Title: Trial By Fire (Worldwalker #1)
Author: Josephine Angelini
Published: August, 2014 by Macmillan
Purchase: The Book Depository
Love burns. Worlds collide. Magic reigns.
This world is trying to kill Lily Proctor. Her life-threatening allergies keep her from enjoying many of the experiences that other teenagers take for granted…which is why she is determined to enjoy her first (and perhaps only) high-school party. But Lily’s life never goes according to plan, and after a humiliating incident in front of half her graduating class Lily wishes she could just disappear.
Suddenly Lily is in a different Salem – one overrun with horrifying creatures and ruled by powerful women called Crucibles. Strongest and cruellest of all the Crucibles is Lillian . . . Lily’s identical other self in this alternate universe. This new version of her world is terrifyingly sensual, and Lily is soon overwhelmed by new experiences.
Lily realizes that what makes her weak at home is exactly what makes her extraordinary in New Salem. It also puts her life in danger. Thrown into a world she doesn’t understand, Lily is torn between responsibilities she can’t hope to shoulder alone, and a love she never expected.
But how can Lily be the saviour of this world when she is literally her own worst enemy?
After thirty or so pages of what felt like a contemporary, things shifted drastically and sent the story into a world of walled cities, oppressive witches, banished outlanders, regular hangings and the threat of killer monsters. Surprisingly, this was a lot of fun, especially for someone that doesn’t normally like fantasy. Kingdoms and dragons and all of that aren’t my thing, so I was happy to find this focused more on its unique take on magic…oh, and the budding romance. Still, that wasn’t too bad either—the chemistry felt natural, though angst was inserted every now and then leaving me a bit iffy on the guy at times, but it didn’t rush things (something I certainly appreciated)
Science plays quite a part in the magic of this universe, but not so much that you need any real prior knowledge. Set in a world where magic is central to life, and those who have it (or the most of it) rule, the idea that magic could replace scientific innovation became quite a focal point of the story. I loved how much it relied upon the invention of Willstones—a jewel that people bonded with and held precious until death—using them in almost all facets of their lives, from magically opening doors, storing memories, holding conversations in their minds…or even as ID.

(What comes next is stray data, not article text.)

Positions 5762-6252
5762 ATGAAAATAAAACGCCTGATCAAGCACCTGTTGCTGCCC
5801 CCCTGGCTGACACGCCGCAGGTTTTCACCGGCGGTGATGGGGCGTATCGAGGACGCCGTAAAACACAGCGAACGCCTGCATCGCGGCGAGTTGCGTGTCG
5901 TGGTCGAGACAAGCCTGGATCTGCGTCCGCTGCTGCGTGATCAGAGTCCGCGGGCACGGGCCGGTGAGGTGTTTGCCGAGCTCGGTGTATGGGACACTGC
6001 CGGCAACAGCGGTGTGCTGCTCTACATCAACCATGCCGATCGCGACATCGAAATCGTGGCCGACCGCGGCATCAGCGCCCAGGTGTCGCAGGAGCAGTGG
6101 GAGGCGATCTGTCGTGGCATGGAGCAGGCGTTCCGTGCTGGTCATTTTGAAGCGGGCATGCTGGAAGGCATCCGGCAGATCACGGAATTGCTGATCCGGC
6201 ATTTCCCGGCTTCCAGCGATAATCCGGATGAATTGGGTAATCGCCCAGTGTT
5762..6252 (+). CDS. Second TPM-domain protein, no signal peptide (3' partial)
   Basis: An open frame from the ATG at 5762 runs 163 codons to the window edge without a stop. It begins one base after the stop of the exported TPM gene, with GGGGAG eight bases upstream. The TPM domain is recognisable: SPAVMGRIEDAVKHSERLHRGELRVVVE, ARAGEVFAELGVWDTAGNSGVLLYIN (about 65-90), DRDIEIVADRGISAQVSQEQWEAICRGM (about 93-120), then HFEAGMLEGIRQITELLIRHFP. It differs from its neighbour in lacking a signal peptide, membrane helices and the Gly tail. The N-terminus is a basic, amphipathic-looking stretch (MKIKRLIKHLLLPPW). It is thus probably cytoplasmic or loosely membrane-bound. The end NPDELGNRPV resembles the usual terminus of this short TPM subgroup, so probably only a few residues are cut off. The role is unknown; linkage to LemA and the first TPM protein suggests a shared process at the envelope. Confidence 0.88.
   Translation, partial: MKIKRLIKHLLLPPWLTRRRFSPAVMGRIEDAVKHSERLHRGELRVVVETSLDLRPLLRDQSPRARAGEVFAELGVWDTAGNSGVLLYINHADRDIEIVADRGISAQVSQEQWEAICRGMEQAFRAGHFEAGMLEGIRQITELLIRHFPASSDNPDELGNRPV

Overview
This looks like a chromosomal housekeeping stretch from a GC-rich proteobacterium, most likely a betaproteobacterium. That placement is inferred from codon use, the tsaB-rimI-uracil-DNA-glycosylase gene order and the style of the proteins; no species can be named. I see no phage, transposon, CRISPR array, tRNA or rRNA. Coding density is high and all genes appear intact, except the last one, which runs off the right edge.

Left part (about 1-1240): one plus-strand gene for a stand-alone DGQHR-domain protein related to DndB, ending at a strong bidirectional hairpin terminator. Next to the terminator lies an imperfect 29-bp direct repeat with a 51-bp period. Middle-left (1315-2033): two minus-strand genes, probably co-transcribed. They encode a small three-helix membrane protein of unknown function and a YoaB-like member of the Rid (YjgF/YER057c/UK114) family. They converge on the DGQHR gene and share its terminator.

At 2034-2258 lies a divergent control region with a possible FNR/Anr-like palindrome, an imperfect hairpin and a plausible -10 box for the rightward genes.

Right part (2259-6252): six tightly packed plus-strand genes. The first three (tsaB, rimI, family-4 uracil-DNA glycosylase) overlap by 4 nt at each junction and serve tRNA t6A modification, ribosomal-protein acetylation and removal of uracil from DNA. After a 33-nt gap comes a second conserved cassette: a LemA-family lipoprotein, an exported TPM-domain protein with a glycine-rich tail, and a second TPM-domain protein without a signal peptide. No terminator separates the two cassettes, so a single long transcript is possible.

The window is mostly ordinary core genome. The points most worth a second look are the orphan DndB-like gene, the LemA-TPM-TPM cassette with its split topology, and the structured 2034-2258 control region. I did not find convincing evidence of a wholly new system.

Not your regular spell-chanting witches, these ones required Mechanics. Sexy Mechanics. Okay, I may be making that up, but I can’t recall anyone ever turning down a kiss from Rowen. With the ability to sense what their witch needs and treat them, these guys seemed more like doctors, and occasionally, a tool, or a vessel for their witch’s magic to flow through. I think the reasoning behind the term, Mechanic, was explained at one point, but it’s already slipped past me. Maybe if I had a Willstone…
While I did read the book fairly quick, I felt the middle lagged in comparison to the first and final third. With the initial excitement of discovering the world and getting chased and hunted out of the way, the training session began. Yes, we learned more of the magic, but relationship angst drove the book here. Once the plot kicked back in, I soared through the rest of it, loving the action, and betrayal going down. Lily’s evil doppelganger was just plain awesome in her wickedness. And having a second villain in the story added another layer of intrigue to it.
Despite all of the training chapters, I think Lily’s character could have been a bit tougher. She never really protected herself, instead, relying on her male entourage to save her whenever things got dicey. Someone should’ve taught her how to throw a punch. She found herself in trouble quite a lot. Seeing the way Lillian handled herself (and the reasoning behind it) in contrast to Lily made me wonder, if it weren’t for all of the hangings, would I root for Lillian instead? And I love that it made me question that. With the way the book left things, I’m fairly certain I have no clue which way things are going to go, but I want to find out.
Anyone looking for a new take on witches and magic.